We see in the above image that Bayern are positioned in their typical 4-2-3-1 structure. If their wide forward is struggling to find space in the half-space between the lines, they might try a movement to the wide channel to be able to receive the ball. However, to maintain proper occupation of all five zones, the fullback, previously in the wide channel, will then move across into the half-space.
The result of the rotation is exhibited in the graphic above. The rotation could’ve potentially disorganised the opponent, while occupation of all five vertical zones remains.
Not only does the use of vertical zones aid ball progression, but it also benefits the team in the final third. Some teams will often struggle when they receive the ball in the final third in either wide channel, as they find their wide player isolated, and so will be forced backwards. To improve this, occupation of the half-space in particular is paramount to continue going forwards. When teams ignore the importance of half-space occupation, the opposition can force the wide player backwards as the passing distance to a teammate in the centre is too great. However, a player operating in this zone in the final third will ensure the entire attack is connected to one another, as they will have access to both the wide channel and the centre.
This example demonstrates the ease with which the opposition can shut off the wide player from passing into their structure behind their midfield line. Instead of advancing into the final third, the player goes backwards, and the team finds themselves back in front of the opponent’s defensive structure.
When the team in possession has a player occupying the ball-near half-space, a pass can now be played behind the midfield line, eliminating several players and putting the team in a much better situation. If the opponent’s wide midfielder managers to drop and cover this inside pass, space will be created just ahead of the midfield line for the near pivot to receive in. Either way, we can again see how effective positioning has created a dilemma for the opposition from which a beneficial outcome can arise for the team with the ball. The focus of positioning off-the-ball can be said to create dilemmas for the opposition by opening new passing lanes, thereby forcing them to react by either shifting or not shifting their cover, which the team in possession must then observe and then take advantage of.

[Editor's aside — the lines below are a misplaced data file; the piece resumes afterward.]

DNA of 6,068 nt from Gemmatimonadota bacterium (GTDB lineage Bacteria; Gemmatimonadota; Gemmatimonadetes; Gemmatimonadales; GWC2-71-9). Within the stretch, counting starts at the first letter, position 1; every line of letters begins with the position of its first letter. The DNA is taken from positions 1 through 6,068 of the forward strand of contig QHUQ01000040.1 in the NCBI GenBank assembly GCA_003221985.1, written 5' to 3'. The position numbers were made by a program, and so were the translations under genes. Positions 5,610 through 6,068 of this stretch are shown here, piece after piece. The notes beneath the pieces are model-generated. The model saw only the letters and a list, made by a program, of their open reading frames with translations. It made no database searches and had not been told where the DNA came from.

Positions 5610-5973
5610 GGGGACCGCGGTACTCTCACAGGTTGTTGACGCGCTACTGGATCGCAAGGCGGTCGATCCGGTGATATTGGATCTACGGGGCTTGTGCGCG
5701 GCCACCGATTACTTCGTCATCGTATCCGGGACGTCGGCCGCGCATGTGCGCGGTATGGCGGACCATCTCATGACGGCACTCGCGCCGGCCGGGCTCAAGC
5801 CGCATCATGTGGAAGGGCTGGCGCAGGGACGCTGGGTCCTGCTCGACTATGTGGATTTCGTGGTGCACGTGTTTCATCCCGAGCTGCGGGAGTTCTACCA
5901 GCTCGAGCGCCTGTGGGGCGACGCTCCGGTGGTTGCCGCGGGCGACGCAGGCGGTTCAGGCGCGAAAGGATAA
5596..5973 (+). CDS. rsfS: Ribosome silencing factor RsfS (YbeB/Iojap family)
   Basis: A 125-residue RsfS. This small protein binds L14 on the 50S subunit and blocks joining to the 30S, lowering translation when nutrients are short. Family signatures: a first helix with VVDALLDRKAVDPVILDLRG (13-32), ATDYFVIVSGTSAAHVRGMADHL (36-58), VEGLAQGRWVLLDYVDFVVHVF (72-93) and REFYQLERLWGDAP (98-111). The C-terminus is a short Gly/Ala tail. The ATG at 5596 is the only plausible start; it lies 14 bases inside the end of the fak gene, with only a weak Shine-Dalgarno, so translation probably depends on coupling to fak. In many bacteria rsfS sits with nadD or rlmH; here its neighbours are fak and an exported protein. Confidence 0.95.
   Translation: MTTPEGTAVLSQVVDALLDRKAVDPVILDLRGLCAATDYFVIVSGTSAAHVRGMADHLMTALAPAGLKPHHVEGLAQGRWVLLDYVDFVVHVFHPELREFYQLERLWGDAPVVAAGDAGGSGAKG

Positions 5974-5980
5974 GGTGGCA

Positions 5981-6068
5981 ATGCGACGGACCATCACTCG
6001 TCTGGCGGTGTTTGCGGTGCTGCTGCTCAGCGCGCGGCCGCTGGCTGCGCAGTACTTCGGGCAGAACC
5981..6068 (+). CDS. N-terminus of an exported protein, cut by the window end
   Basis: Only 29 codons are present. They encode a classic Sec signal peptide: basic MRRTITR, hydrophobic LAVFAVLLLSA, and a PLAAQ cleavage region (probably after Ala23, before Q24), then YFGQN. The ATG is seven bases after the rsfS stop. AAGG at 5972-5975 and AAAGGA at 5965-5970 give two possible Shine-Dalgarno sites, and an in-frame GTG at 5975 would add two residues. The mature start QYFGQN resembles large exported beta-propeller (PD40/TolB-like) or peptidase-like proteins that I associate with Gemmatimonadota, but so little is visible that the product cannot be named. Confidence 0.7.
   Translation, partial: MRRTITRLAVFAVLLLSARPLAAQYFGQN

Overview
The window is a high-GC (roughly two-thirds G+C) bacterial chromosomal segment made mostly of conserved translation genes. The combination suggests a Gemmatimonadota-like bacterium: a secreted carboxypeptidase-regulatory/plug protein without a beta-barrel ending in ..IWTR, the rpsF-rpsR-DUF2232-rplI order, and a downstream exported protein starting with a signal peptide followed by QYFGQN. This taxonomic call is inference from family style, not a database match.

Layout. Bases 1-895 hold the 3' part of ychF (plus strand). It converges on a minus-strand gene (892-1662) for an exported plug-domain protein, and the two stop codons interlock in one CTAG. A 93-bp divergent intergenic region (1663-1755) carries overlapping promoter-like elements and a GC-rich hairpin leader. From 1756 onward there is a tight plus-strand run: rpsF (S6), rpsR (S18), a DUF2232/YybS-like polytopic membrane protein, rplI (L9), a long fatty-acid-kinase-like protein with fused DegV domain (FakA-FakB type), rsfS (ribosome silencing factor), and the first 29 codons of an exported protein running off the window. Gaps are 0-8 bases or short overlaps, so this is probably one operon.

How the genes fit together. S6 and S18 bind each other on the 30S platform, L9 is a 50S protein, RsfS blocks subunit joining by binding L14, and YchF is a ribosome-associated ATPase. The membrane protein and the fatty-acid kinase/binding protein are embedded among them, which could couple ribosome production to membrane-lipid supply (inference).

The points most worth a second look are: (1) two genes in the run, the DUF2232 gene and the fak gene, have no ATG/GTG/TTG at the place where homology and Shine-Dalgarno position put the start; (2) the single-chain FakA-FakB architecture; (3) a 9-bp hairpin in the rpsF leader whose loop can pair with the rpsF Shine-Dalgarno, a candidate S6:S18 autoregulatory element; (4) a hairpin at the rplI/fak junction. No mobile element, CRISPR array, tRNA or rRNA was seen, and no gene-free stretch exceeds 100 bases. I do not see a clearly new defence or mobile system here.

The graphic above shows the potential of runs in-behind in the final third when all five zones are occupied. The alternation across the line of five between running in-behind and receiving between the lines creates a series of passes that could be used to penetrate the backline. The players in the half-space here drop to receive as they have access to both the central zone and the neighbouring wide channel, so can access the potential runners across the full width of the pitch, once again stretching the opponent, thus minimising the effectiveness of their cover.
To conclude, occupation of all five vertical zones with the front five will greatly improve a team’s efficiency at progressing the ball, as well as improve their ability at playing through the opposition’s backline. The key element of the concept is to stretch their cover as much as possible, in order to progress the ball, by creating access to each player as well as creating horizontal separation to prevent them from covering more players than they are committing to do so.
This is a wonderful breakdown that could be enjoyed by those at virtually any level of tactical understanding. Keep ’em coming.